Code is optimised for the browsers our users use. If making it 50ms faster in IE makes it 1ms slower in Chrome (which is bloody fast anyway), I’d be happy with that, considering the market share of both browsers.


2% may be proportionally small, but that’s still a large number of licence fee paying users for the BBC.

Comment by jaffathecake — July 8, 2009


Thanks for the feedback.

Despite the urms it was a good talk, I liked the Northern Humour!

Comment by McDaid — July 8, 2009

“It’s found right on the main Glow page.” Yes, I found it. Just thought it was amusing that they had the link wrong on their own site.

Comment by Nosredna — July 8, 2009

If the BBC are saying they’re happy to support whichever technologies the licence fee payers wish to use, when can I expect support for Ogg Theora and Ogg Vorbis in the iPlayer? Considering how popular Firefox is, this must surely be a top-priority feature.

Comment by randomrandom — July 8, 2009


I assume you’re joking, but just in case you’re not…

There’s a big difference between using something because you wish to, and using something because you have to.

I couldn’t, for instance, download NN3 and start demanding that the BBC should support it.

When it comes to browser support the BBC give more weight to users who cannot upgrade their browser. So, we could end up supporting browser A but not B, if many users of A cannot upgrade, even if there are a greater number of users using browser B.

With your Ogg Theora example, we’d be benefiting users of very modern browsers without Flash. However, this number is extremely small and I’m not aware of a case when users may be ‘stuck’ in this configuration.

Also, I’m sure our DRM overlords would spontainiously combust at the thought (I don’t work on iplayer so my opinion is personal here).

Comment by jaffathecake — July 8, 2009

I’d say that iPhone users have a very modern browser stuck without Flash. I’m a bit surprised that you would use Flash movies. Do you serve something other than Flash to iPhone users?

Comment by Nosredna — July 8, 2009

Good example. Yes, iphone gets special treatment. MPEG4 I believe.

Comment by jaffathecake — July 8, 2009

Well, BBC wanted their own framework for whatever reasons, they built one, used it, thought it would help others and open sourced it. Now, it is up to the developer community to see if it is any useful. I am not particularly excited about anything about Glow that I can’t find in jQuery, Dojo or MooTools, all of which are being used in one or the other project I am working on. So, IMHO, the discussions should be, “What’s good in Glow” v/s “Why did BBC develop Glow?”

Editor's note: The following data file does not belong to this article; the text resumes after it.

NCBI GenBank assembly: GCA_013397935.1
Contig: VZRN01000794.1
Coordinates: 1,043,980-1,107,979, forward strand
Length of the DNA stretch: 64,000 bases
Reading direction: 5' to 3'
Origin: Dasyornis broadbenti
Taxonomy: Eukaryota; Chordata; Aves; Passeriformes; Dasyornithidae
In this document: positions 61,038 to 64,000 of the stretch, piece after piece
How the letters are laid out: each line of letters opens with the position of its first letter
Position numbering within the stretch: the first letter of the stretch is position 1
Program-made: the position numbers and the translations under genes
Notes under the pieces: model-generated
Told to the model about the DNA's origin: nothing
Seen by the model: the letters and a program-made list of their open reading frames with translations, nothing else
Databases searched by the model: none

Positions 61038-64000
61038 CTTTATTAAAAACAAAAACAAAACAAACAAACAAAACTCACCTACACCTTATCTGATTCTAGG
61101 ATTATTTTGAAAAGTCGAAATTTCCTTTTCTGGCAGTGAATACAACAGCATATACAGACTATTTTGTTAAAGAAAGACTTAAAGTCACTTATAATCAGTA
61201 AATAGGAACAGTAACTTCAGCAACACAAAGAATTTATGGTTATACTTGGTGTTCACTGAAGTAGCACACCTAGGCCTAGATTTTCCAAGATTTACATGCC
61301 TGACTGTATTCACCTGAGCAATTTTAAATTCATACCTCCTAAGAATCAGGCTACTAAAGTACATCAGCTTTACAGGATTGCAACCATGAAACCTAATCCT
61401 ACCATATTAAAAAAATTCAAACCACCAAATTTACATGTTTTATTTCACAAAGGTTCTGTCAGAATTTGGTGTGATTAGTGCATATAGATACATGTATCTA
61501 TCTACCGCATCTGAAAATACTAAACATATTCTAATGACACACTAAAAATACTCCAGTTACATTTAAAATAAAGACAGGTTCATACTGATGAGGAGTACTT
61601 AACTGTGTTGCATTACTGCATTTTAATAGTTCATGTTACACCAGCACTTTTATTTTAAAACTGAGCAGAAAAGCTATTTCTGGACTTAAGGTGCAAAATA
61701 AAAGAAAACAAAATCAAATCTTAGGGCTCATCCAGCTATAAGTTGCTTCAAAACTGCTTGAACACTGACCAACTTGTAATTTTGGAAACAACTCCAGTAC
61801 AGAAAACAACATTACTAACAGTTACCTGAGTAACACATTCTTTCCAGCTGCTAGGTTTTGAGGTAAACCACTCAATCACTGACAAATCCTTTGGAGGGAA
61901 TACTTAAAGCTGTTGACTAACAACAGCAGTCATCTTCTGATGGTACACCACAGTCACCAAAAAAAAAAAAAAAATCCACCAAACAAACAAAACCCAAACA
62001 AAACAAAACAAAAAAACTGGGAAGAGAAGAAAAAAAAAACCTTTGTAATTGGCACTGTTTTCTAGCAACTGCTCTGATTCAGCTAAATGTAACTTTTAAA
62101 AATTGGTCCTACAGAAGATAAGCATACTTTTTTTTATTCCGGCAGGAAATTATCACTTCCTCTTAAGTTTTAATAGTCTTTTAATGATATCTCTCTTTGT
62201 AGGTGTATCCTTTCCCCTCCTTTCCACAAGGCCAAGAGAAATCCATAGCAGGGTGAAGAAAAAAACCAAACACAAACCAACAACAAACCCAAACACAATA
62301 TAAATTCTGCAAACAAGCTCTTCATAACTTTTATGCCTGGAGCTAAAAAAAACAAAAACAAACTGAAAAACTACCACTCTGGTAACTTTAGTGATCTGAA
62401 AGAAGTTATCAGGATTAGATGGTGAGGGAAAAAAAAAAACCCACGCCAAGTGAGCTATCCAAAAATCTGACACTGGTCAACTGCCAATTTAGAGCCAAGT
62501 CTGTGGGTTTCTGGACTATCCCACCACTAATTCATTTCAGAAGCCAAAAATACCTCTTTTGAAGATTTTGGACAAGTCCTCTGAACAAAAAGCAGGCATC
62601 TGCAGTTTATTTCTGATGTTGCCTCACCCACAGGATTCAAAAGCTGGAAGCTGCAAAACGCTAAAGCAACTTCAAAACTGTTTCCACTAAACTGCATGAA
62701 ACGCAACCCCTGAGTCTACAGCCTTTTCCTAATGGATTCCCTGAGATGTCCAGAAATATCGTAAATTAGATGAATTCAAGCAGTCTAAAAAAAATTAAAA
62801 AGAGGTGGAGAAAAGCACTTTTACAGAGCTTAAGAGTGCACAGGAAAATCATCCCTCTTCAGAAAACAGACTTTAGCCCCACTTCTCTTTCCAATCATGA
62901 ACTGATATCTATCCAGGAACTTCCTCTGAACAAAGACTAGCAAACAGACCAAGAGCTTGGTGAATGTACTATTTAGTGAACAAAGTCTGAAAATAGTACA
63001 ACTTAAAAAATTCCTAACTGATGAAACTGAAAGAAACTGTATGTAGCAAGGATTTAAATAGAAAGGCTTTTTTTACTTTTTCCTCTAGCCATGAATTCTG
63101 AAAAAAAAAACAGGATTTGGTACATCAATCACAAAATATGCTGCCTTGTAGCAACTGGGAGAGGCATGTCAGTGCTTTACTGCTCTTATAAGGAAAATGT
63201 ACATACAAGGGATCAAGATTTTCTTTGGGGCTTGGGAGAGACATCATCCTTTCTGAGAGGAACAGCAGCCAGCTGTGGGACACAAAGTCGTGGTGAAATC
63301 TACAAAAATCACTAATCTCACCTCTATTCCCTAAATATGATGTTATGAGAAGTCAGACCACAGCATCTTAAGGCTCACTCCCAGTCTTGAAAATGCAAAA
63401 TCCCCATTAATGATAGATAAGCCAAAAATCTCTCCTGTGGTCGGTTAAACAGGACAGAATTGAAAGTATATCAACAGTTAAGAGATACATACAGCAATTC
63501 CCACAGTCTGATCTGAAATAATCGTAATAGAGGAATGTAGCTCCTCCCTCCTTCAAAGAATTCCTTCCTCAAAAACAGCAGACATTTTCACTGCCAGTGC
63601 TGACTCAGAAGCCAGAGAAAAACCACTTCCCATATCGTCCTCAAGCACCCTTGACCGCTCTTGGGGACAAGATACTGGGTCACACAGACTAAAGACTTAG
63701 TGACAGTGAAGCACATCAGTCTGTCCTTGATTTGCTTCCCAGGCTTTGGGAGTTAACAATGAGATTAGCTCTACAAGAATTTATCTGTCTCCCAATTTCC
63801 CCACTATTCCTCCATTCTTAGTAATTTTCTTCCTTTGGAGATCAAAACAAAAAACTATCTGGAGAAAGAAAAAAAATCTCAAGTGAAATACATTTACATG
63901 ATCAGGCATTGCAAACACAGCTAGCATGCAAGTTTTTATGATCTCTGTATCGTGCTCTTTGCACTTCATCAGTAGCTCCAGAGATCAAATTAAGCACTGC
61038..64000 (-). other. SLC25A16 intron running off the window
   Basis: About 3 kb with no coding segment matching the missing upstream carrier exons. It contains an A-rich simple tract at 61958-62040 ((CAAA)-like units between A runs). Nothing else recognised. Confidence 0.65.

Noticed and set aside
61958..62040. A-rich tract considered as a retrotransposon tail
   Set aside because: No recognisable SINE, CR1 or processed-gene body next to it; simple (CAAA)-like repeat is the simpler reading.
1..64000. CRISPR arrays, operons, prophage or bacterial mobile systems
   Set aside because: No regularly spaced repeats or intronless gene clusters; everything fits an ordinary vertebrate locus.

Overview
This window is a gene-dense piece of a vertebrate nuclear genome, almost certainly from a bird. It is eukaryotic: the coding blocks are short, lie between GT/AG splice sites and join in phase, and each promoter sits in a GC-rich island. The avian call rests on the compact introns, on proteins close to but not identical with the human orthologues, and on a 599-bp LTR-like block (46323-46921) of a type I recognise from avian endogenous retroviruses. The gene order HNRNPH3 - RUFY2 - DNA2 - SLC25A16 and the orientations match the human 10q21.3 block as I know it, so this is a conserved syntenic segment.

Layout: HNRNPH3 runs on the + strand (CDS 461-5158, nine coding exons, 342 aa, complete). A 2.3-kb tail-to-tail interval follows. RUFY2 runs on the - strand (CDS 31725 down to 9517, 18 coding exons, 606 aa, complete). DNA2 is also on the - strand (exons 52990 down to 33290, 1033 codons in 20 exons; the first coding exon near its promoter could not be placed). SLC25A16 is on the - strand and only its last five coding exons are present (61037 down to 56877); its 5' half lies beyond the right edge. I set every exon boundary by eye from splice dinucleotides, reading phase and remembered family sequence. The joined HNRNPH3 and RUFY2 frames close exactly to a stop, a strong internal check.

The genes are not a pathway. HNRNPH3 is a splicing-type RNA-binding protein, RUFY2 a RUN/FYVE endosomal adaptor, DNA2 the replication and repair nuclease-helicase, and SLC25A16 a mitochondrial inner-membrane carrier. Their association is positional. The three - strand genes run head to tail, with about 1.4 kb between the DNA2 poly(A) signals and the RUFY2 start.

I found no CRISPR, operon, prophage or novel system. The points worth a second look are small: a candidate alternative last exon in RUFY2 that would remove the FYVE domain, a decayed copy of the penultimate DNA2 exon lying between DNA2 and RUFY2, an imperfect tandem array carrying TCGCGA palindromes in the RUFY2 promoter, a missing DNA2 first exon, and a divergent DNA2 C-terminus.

Comment by ragjunk — July 8, 2009

jaffa: no, I’m serious. You said earlier that “Asking people to change their browser to Firefox is a breach of impartiality”, yet you (the BBC) are happy to ask me to install Flash, which is really no different. In fact it’s worse as Flash is proprietary and closed, whereas Firefox isn’t. By the way, almost all of my clients (public sector and military) are not allowed to use Flash or other plugins, so I know for a fact many users are ‘stuck’ without it – at least as much as anyone can be considered stuck with IE6.

The DRM argument makes no sense to me. All of this stuff is broadcast for free over the airwaves, loads of non-geeks now use digital recorders, and the iPlayer isn’t in any way secure as it stands (I use the get_iplayer script which pretends to be an iPhone and lets me have any TV/radio off it for keeps, though sadly the TV comes as .mov).

Anyway, sorry to have a go at you and feel free to ignore as I realise this is nothing to do with you. Glow looks like a great technical achievement and I think it’s great that the BBC are willing to open source stuff like this and Dirac.

Comment by randomrandom — July 8, 2009

Congratulations on the framework release…
Just out of curiosity – “Yes, iphone gets special treatment. MPEG4 I believe.”
Interesting… is this also consumer-dictated? I have a HTC Touch pro / WM6 with Opera and a prototype version of flash installed. Yet I get no MPEG4 and no degradation – just no videos at all–it does not like the flash version either…
how does policy get set on mobile platform and browser support? I realise I am the equivalent Safari 1.3 user here but still–is there a way to feed this back to the powers that be?

Comment by christoff — July 8, 2009

Kudo one shot for BBC. Bringing back the ideals in open source. Probably will be a great library, but that is yet to be seen.